Healing Your Family Tree

When my grandmother died in the hospital, she had lost all her teeth and her hair was gone due to her chemotherapy. She had a good sense of humor and made jokes about looking like an orangutan. The doctor had told her long before that either her lungs or her liver would get her and in the end it was the lungs as her cancer had spread from her lungs all over her body. On the day she died, I remember walking away from the hospital after visiting her one final time and thinking to myself, “Grandma, your body is broken, but your spirit is about to fly free!” She was an alcoholic who at one point would hide the bottles around the house and through her life she had been a chain smoker. My grandfather had some issues with anger and enabling and made a lot of money in lumber. This was on my mother’s side, and my mom carried the emotional baggage from her issues with her parents.

On my father’s side, they were stoic, guarded and emotionally shut down. My father’s ancestor was one of the last confederate soldiers to walk out of the battle of Atlanta when General Sherman burned it to the ground, and my father told the story of how the men folk said he came back a war hero and the women folk said he came back a broken man: true Post Traumatic Stress Disorder. They had no idea of any mental health treatment at that time, so this emotional brokenness was passed down from father to son and ever since then and possibly before. The men in my father’s family were emotionally shut down, guarded and stoic. They were from Pensacola Florida and they worked hard, made good choices with money and externally did well, but they were controlling and rigid and emotional intimacy was not an option. My father told stories of how his parents sent him off to summer camp all summer every summer and sent him off to boarding school in high school so they wouldn’t have to deal with him as a teenager.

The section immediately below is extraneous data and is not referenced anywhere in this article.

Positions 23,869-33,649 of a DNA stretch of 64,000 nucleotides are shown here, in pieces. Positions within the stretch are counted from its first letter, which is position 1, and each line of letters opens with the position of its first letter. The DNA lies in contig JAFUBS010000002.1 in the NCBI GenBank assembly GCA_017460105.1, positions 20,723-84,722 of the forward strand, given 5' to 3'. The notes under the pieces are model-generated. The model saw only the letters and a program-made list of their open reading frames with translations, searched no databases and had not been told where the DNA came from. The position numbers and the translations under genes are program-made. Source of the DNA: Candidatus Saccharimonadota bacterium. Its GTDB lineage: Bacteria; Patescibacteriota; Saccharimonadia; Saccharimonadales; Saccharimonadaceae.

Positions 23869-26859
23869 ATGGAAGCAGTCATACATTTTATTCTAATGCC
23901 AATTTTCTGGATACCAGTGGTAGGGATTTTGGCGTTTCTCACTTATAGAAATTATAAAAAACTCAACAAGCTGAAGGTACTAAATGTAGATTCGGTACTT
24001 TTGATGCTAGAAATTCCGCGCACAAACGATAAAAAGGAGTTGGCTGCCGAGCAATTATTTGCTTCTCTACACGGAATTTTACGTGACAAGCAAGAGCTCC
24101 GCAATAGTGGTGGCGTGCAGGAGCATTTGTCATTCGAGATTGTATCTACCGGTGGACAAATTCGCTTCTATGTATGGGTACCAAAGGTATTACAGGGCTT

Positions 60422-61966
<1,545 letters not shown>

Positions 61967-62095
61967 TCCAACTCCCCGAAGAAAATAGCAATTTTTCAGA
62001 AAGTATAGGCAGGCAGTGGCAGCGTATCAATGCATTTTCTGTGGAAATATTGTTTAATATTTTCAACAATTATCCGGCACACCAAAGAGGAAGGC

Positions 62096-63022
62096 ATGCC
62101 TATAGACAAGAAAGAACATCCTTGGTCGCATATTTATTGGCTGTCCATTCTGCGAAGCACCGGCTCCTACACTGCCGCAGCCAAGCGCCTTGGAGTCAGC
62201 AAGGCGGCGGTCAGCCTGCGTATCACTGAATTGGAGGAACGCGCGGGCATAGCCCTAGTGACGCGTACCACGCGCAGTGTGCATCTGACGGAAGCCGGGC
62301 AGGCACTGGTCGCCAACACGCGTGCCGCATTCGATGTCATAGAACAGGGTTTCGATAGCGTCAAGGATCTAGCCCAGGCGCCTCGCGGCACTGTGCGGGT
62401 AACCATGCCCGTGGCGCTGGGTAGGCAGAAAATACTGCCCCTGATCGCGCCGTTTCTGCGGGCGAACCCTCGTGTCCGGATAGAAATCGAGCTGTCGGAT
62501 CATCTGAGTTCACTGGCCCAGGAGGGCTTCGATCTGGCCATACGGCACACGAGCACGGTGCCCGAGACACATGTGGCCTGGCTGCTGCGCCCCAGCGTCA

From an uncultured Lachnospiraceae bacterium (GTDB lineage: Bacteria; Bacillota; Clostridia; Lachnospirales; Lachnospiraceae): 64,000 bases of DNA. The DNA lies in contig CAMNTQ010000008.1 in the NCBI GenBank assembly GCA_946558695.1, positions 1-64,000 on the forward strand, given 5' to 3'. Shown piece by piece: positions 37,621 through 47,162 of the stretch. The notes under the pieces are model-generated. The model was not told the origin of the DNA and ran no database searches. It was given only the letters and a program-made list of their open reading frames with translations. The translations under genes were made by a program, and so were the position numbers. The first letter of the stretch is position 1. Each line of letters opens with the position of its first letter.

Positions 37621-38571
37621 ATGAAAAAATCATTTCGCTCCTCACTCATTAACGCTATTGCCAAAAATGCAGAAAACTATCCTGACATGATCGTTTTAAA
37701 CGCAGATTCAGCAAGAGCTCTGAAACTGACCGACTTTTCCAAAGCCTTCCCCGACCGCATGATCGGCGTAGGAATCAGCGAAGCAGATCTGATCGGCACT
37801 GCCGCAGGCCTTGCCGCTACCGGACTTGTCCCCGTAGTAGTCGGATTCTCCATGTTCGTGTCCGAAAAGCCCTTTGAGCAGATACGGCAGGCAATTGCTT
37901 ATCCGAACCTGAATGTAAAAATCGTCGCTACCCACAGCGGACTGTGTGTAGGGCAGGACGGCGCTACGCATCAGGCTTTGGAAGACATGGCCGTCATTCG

Both of my parents were great people in their own ways. They had good intentions and loved their family and friends the best they knew how, but both had their own emotional wounds that impacted our family, and as I reflect on how all these issues have impacted my life, I can clearly see how the issues of shame, anger, addiction and isolation in my family tree have impacted me and my siblings and have been the emotional issues I have had to work on my whole life. I am deeply grateful for the healing process and continue every day to work to free my life from the legacy of emotional suffering on both sides of my family and embrace the gifts in this legacy as I continue to step into the wholeness of my essential Self to the best of my ability.

In a similar manner, your emotional issues are embedded in the history of your family tree as well. When you transform the problems and emotional breakdowns in your life, you are healing your family tree and you are breaking the cycles of suffering passed down through your family lineage. It can be helpful to step back and look at the big picture of your path of growth in life and learn to understand and embrace the legacy of the emotional suffering and find the joy in your family tree.